Click here to read reviewer Luan Gaines' take on Jane Boleyn.
In this fascinating debut, Tudor historian Julia Fox pays tribute to a woman who has been misunderstood and unfairly maligned for over four hundred years. Jane Boleyn has been blamed for causing the downfall and beheading of two of Henry VIII's wives - Anne Boleyn and Catherine Howard, respectively - but her role in these events, as Fox argues, are not as scandalous as history has portrayed.
Fox uses historical records to tell the story of Jane's upbringing at Great Hallingbury, her parents' estate in Essex. As a young girl, she was sent to Henry VIII's court to serve Katherine of Aragon and soon became completely intoxicated by the glitter, pageantry, and intrigues. Her parents make a good match for her in George Boleyn, and as the king becomes increasingly besotted with Anne Boleyn, Jane's status begins to rise along with her husband's. She soon finds herself a sister-in-law and confidante of the new queen, with riches beyond her wildest dreams.
Of course, Anne Boleyn is convicted of treason, adultery and incest and sentenced to be beheaded, along with her brother, who is accused of having inappropriate relations with his sister. Jane's testimony is a crucial part of the interrogation leading up to Anne's conviction, but as Fox points out, the evidence suggests that Jane had to confess what she knew: her life depended on it. She told the truth, which was skewed and twisted by her interrogators in order to reach the result that Henry VIII wanted. When Anne and George died, Jane Boleyn lost everything. History portrays her as a pariah, but Fox convincingly argues that she was a tragic victim of circumstance.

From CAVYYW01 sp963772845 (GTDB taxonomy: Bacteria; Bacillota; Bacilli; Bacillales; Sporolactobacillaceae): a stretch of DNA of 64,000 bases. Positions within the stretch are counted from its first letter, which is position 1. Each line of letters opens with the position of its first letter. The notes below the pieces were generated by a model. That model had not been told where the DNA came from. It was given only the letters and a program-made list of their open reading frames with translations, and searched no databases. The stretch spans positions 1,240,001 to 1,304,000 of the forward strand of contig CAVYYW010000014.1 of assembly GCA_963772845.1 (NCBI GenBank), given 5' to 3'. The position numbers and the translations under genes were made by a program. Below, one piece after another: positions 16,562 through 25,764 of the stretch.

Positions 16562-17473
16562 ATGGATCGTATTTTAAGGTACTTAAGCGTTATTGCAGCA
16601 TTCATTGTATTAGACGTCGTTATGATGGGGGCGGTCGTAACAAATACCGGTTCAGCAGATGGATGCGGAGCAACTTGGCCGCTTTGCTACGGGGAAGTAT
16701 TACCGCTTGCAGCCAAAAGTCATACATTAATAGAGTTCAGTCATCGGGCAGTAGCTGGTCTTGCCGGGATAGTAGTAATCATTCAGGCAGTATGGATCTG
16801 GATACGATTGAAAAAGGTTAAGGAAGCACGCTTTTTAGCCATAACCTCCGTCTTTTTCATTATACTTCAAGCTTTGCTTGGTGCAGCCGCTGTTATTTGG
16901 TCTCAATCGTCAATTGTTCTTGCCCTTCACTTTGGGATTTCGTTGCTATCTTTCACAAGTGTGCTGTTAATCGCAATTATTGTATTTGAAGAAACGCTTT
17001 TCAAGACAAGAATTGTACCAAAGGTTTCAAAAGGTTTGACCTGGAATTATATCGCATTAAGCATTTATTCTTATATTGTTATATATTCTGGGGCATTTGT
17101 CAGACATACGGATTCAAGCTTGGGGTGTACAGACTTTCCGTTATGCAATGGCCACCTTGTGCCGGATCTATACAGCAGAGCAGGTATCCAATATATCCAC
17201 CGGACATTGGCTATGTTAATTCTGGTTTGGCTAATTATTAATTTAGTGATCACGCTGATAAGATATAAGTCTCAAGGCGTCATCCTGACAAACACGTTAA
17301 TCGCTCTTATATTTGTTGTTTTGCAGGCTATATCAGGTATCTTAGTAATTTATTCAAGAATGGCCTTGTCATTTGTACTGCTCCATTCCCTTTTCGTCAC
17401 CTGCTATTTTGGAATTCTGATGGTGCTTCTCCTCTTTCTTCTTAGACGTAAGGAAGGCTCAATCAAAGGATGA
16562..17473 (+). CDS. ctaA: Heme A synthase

With the arrival of Jane Seymour, Jane Boleyn had to try and win her way back into the king's good graces in order to earn a living again. Fox explains how she manages to do this, gradually working her way back into a position of trust, until Catherine Howard's dalliance with Thomas Culpepper, and Jane's unwitting role in it, eventually leads to her disgrace and execution.
This biography is somewhat speculative, given that documentation on Jane Boleyn's life is sometimes scanty or nonexistent. Fox does a good job of filling in the gaps in a plausible way, using documentation about the Tudor period and Henry VIII's court to show what Jane would have experienced, and how she might have reacted. Jane Boleyn: The True Story of the Infamous Lady Rochford is a spellbinding examination of life in the Tudor court and gives fascinating insight into all the key players. Most importantly, Jane Boleyn is redeemed in this book, a woman who showed remarkable courage and aplomb in a world where one false move could lead to a horrifying end and a besmirched reputation.